place before the previous provider’s contract ended on 1 October 2015.
We set up a project, spoke to relevant stakeholders, gained knowledge, trained a team of
assessors, and designed a new website.
We would like to thank London Councils, the RAC Foundation, the DVLA, the Traffic Penalty
Tribunal, Private Parking Appeals, ParkingEye and Ranger Services for engaging with us
prior to us going live to help us gain the understanding we needed to launch the service.
We successfully launched on schedule on 1 October 2015.
…we were resilient
and adaptable, and
able to overcome
the challenges we
What we learnt in our first year
We learnt a great deal in our first year. We learnt that some of our processes needed
refining; that some of our communications were not accurate and caused confusion; that
some of our decisions and decision reasons were wrong; and we found that the learning
curve for assessors was steeper than we expected – this contributed to a backlog situation.
In making these discoveries, we also learnt that that we were resilient and adaptable, and
able to overcome the challenges we faced.
Within a few weeks of 1 October 2015, we realised that strict adherence to the processes we
had designed would mean an unfairness for motorists.
For example, we allowed motorists seven days to comment on the operator’s evidence pack
if they had submitted the appeal online. We allowed 14 days if they had submitted their
appeal by post to allow for the carriage of mail.
Operators are required to provide the evidence pack to motorists at the same time that they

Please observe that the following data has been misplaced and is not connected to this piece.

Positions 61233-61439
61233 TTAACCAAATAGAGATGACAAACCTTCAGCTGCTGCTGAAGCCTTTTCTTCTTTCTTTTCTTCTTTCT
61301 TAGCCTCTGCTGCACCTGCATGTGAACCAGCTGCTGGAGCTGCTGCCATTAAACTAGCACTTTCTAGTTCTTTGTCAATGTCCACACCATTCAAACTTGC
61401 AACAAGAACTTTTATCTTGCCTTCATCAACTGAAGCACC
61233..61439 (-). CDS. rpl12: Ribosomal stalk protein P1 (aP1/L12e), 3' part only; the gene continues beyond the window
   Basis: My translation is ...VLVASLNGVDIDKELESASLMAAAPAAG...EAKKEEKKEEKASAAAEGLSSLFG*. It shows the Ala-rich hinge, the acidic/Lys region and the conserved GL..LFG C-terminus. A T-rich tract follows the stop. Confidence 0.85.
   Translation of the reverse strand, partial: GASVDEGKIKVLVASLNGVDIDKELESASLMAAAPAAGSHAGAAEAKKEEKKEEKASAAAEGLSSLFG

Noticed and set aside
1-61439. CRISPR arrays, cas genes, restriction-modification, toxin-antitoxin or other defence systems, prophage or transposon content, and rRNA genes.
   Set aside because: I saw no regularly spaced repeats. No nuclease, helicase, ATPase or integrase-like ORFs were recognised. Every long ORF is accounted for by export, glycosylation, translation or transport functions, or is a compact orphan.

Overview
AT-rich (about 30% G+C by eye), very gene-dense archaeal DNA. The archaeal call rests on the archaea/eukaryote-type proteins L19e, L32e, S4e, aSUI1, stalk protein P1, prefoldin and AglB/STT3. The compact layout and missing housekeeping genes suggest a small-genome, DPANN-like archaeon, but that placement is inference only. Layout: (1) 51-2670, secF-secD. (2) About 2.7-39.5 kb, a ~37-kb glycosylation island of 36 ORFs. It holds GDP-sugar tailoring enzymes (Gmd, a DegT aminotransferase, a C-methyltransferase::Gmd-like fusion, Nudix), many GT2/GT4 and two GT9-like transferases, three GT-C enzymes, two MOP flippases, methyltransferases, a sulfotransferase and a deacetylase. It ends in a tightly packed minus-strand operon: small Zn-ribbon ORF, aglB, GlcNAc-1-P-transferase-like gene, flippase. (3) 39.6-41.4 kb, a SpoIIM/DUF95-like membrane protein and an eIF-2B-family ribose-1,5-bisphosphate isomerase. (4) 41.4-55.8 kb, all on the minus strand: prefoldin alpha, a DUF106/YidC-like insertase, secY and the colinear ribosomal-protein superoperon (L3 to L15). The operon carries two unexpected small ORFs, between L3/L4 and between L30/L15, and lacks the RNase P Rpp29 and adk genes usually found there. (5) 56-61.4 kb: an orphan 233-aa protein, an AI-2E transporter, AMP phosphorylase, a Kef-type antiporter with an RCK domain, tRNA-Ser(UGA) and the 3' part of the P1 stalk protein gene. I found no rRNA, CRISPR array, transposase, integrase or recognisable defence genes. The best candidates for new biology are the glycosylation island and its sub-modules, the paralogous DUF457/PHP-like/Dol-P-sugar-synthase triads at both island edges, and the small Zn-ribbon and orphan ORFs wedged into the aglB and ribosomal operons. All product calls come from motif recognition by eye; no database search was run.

send it POPLA. We found that operators were sending the evidence packs to motorists by
post and the motorists were not receiving the evidence packs for several days. This reduced
the time in which motorists were able to provide comments and in some cases, they
received the evidence packs after the time to provide comments had expired – or not at all.
We worked with the operators to encourage them to send evidence packs by email. We now
receive far fewer contacts from motorists complaining that they have not received the
evidence pack. We also developed a process to place appeals on hold if a motorist told us
they had not received their evidence pack, to allow them seven days to provide comments
once we were satisfied they had received the evidence pack.
Despite the improvements, we are aware that this part of our process still relies on swift
action from parking operators. We should have full control of our own processes. With this in
mind, we have been working with the British Parking Association on improving our system to
allow online evidence sharing. This will ensure that evidence packs are available to motorists
at the same time that they are available to POPLA and bring the full process into our control.
We have amended a number of our communications following feedback from motorists and
operators to try to improve clarity.
For example, when an operator submits an evidence pack, the system sends a